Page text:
Seeking inspiration from the US and growth from Europe, B&M Bargains is clearly ‘thinking global’ as it prepares for its forthcoming IPO. 

Seeking inspiration from the US and growth from Europe, B&M Bargains is clearly ‘thinking global’ as it prepares for its forthcoming IPO. 

Dollar General has been identified as B&M’s  role model, whilst majority-owned German-based JA Woll the potential European bridgehead.  What similarities does B&M have with the former and what potential does the latter offer?

Dollar stores (or ‘value channel retailers’, to give them their correct moniker)  have become a major force in the US competitive landscape in a very short space of time – Planet Retail’s data show that there are over 26,000 such stores now trading, generating annual sales approaching $50bn. 

Dollar General is by far the largest operator, with over 11,000 outlets and sales of over $17bn. B&M is not the market leader in the UK, that accolade is held by Poundland, but there is other, more telling, commonality with its American Idol – it is a not a single-price operator.

The downside of not having crystal-clear price communication to shoppers is more than offset by the benefits of a flexible pricing policy that allows for far greater manoeuvre on margins.

But it is worth stressing that all is not necessarily rosy in the dollar store garden in the US.  Smaller players such as Big Lots and Fred’s are struggling and Family Dollar, the third biggest US player, recently revealed a major rationalisation and store-closure programme.

B&M may have picked the best role model in high-flying Dollar General, but it would also do well to heed the wider malaise that frantic over-expansion has brought generally.  Also worth flagging are the very different operating dynamics of the US value market, particularly the ready availability of real estate and the associated low operating costs.  How long would a retailer last in the UK, generating sales densities of just $230 sq ft (£145 sq ft), as Dollar General does? Not long.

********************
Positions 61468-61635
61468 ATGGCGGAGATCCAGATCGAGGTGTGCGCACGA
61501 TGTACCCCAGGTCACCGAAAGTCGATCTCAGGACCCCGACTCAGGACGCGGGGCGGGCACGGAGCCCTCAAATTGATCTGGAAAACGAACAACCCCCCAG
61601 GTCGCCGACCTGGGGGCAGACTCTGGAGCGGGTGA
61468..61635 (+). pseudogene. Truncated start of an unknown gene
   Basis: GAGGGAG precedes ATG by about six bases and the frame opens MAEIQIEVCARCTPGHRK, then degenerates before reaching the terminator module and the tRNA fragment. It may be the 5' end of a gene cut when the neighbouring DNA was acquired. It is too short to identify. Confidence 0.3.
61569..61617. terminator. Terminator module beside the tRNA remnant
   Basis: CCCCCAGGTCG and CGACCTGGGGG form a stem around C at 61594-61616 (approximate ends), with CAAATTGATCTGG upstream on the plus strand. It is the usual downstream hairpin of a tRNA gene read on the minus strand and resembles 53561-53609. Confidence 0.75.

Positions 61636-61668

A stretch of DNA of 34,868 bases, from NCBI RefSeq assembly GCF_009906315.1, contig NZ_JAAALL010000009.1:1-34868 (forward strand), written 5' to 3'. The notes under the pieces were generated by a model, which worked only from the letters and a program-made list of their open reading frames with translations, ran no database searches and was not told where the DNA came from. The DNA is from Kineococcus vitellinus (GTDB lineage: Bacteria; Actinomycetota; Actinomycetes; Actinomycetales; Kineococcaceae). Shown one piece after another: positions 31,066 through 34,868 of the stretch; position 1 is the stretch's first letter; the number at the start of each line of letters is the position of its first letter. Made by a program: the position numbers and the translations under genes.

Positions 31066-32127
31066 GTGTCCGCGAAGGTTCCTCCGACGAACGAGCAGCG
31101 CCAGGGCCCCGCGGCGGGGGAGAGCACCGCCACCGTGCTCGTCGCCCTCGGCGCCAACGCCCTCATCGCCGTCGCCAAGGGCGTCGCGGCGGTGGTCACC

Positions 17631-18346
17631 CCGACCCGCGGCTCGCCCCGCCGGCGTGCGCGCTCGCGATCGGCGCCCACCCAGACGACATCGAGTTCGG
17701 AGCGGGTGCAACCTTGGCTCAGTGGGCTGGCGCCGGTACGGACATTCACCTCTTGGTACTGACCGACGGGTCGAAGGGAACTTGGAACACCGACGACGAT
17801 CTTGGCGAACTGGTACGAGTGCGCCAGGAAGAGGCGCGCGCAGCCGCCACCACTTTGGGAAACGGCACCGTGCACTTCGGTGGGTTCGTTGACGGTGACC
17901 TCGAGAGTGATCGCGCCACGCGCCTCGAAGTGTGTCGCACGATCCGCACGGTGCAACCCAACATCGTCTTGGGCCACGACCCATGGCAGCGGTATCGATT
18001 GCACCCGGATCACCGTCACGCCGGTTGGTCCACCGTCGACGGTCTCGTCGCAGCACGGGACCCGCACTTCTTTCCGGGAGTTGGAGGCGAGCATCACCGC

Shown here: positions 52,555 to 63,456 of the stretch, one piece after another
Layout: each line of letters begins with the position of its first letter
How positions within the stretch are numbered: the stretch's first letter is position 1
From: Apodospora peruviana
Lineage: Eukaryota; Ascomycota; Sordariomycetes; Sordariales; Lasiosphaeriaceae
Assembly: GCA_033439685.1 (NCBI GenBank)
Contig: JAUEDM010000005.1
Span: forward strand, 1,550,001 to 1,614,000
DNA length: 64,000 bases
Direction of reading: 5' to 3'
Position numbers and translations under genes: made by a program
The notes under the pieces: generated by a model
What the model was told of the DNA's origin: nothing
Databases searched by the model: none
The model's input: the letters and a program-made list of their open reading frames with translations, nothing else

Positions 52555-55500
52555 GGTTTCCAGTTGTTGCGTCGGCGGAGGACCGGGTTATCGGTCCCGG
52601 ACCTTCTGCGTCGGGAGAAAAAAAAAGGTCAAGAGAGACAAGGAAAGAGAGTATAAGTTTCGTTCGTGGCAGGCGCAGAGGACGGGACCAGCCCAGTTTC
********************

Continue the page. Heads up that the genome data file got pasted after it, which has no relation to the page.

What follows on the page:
Continental Europe is at the other end of the maturity spectrum.  The concept of value/single-price general merchandise shopping is at its infancy relative to the US.  And where better than Germany to branch out? 

The German shopper remains a curious beast; the love of low-price constantly outweighing any other purchasing decision, including quality.  In the land that pioneered grocery discounting, even the most affluent consumers continue to seek out bargains wherever they can. JA Woll (get the pun? So much for German’s not having a sense of humour) has all the hallmarks of being a business in the right place at the right time, both in terms of sourcing and store expansion.

But B&M is far from done in the UK as well. In terms of maturity, the UK value market probably sits somewhere between the US and Continental Europe. 

Those that thought the ‘pound shops’ were just a passing phenomenon, borne of recession, need to think again.  There is still significant scope for B&M to expand its currently 373-strong domestic network, particularly if its statistic that 66% of the population does not have access to one of its stores is to be believed.

  • Stephen Springham is senior retail analyst at Planet Retail